Graveyard survey will aid in conservation

Robert Findlay, convener of community group, Tokomairiro Project 60. PHOTO: CHRISTINE O'CONNOR
Robert Findlay, convener of community group, Tokomairiro Project 60. PHOTO: CHRISTINE O'CONNOR
Undertaking a survey of an old graveyard near Milton will help bring a conservation project closer to a positive outcome, Robert Findlay says.

"It's taken a long time to make the decision to do the survey, but now that's done, we can make progress," he said.

"It's another step on the pathway," he said this week.

The intention is for the cemetery to be surveyed, to mark the portion where the graves are and then fence the area off.

The survey will go ahead once a caveat on the land has been fully investigated. It is not clear how long that will take.

Mr Findlay convenes a community group, Tokomairiro Project 60, which is working with University of Otago researchers on the project at the St John's Church of England Cemetery in Back Rd, at Tokoiti.

Archaeological and forensic analysis of the cemetery has been undertaken by researchers led by Associate Prof Hallie Buckley, of the Otago anatomy department, and Dr Peter Petchey, of the Otago anthropology and archaeology department.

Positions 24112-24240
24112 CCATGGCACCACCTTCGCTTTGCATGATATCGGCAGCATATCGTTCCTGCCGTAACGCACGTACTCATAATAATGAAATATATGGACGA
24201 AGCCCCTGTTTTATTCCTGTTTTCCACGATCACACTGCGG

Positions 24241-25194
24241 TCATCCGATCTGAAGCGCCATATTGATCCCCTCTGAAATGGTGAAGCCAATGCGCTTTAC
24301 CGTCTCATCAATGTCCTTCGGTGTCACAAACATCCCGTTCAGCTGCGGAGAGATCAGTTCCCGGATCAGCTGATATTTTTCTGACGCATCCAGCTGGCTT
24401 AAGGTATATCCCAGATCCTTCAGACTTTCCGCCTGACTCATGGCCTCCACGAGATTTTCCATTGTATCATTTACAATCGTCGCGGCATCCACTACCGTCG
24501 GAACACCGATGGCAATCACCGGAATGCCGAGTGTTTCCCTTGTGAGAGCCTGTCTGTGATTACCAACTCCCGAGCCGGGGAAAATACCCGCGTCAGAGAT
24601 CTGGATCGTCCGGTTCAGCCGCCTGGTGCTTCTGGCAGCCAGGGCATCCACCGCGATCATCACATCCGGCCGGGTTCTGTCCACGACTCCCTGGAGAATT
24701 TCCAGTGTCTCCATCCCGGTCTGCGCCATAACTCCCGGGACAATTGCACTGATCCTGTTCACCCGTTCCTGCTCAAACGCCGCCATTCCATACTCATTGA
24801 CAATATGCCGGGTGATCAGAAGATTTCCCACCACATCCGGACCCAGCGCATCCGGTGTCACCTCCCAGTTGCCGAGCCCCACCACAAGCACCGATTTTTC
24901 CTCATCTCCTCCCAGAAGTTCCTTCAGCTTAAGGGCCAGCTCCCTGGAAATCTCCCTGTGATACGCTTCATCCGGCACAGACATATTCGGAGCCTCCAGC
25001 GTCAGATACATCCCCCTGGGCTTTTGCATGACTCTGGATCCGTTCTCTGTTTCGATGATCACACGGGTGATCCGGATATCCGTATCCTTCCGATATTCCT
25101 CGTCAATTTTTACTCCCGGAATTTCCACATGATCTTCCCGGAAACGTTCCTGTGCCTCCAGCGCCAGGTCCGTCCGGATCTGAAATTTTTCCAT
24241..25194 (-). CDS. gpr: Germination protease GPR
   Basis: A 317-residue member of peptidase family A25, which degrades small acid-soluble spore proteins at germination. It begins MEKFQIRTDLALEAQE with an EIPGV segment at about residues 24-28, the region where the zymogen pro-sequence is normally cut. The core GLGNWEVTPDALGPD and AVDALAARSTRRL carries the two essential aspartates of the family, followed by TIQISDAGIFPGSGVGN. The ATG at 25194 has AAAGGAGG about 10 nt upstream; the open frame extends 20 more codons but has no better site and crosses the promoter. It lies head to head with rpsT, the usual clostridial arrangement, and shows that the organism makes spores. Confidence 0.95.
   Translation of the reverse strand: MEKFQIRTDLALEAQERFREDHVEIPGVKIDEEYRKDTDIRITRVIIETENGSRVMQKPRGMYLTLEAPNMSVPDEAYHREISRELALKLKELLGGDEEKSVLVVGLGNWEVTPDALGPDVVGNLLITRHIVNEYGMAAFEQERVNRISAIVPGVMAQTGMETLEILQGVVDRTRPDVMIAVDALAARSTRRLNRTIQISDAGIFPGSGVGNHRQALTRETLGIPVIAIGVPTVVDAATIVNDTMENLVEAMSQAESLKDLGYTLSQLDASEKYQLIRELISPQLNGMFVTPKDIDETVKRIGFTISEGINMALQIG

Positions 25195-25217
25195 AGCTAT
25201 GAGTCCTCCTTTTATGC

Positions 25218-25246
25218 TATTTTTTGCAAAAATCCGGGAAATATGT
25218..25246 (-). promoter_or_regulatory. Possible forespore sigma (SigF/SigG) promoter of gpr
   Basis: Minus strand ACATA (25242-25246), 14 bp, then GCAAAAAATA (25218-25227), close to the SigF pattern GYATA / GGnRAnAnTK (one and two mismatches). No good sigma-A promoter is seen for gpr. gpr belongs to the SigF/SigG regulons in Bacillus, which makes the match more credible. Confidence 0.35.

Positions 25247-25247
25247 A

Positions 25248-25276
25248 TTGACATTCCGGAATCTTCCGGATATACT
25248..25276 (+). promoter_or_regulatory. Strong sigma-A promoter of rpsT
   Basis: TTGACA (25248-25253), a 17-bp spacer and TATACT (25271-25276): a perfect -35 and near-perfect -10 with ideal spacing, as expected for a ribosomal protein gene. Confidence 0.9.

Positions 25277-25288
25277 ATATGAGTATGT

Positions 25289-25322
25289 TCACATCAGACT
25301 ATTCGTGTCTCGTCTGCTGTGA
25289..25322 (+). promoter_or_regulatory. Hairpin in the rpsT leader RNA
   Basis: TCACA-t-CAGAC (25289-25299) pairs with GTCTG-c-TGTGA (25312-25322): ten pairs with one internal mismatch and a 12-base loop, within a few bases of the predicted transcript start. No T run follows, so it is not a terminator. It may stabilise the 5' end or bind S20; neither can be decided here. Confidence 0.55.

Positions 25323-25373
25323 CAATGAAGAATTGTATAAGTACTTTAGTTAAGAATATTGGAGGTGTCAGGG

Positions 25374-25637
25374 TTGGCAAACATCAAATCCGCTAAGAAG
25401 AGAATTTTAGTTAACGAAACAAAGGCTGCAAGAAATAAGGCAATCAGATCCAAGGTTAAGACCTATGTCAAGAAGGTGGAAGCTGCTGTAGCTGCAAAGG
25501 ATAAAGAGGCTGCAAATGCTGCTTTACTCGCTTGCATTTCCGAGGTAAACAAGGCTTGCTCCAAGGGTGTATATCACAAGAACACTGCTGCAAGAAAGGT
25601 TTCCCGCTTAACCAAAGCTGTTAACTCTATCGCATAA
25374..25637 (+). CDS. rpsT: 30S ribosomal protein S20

The first known burial was in 1860 and the last in 1926.

The cemetery had long been neglected. Only six full headstones had survived and the community group was keen to restore and protect the graveyard.

Mr Findlay said a recent move by the Anglican Diocese of Dunedin, to fund a survey of the boundaries at the church property would help the project move forward.

That would enable a fence to be put up and then it was planned to level off the area, and plant lawn grass, which would be done in either spring this year or autumn next year.

A bench for visitors, a sign, some interpretive panels and a commemorative plaque containing the names of 90 people now known to be in the graveyard area would be added later.

Mr Findlay met the Clutha District Council chief executive Steve Hill on Monday to update him on the project and the group will make a submission to the Clutha annual plan.

A huge amount had been achieved in the overall project, including a great deal of success by the researchers, and an unexpectedly large number of people had now been identified in the graveyard area.

He hoped a lawn graveyard could be developed, and could be mowed regularly by the Clutha council, like the nearby Fairfax Cemetery.

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